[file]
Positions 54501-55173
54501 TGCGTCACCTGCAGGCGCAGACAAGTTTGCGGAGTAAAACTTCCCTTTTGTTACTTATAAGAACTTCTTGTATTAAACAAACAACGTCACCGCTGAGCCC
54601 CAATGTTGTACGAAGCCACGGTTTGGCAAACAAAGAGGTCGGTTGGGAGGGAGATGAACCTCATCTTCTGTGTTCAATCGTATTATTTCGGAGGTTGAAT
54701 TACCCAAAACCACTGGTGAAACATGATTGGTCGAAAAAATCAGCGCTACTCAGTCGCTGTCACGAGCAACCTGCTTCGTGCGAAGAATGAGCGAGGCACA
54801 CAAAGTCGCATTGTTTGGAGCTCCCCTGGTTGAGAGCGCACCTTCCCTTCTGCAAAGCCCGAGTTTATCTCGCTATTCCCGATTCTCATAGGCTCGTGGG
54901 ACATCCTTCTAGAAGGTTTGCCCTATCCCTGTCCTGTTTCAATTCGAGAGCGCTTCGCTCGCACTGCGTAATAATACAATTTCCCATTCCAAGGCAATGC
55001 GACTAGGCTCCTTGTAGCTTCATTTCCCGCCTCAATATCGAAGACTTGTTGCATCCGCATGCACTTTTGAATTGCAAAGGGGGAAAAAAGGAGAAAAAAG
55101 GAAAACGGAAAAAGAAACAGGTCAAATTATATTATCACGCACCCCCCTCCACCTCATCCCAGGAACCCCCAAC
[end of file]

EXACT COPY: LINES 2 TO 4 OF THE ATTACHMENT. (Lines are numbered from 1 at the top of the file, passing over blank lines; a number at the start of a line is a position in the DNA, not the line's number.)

54501 TGCGTCACCTGCAGGCGCAGACAAGTTTGCGGAGTAAAACTTCCCTTTTGTTACTTATAAGAACTTCTTGTATTAAACAAACAACGTCACCGCTGAGCCC
54601 CAATGTTGTACGAAGCCACGGTTTGGCAAACAAAGAGGTCGGTTGGGAGGGAGATGAACCTCATCTTCTGTGTTCAATCGTATTATTTCGGAGGTTGAAT
54701 TACCCAAAACCACTGGTGAAACATGATTGGTCGAAAAAATCAGCGCTACTCAGTCGCTGTCACGAGCAACCTGCTTCGTGCGAAGAATGAGCGAGGCACA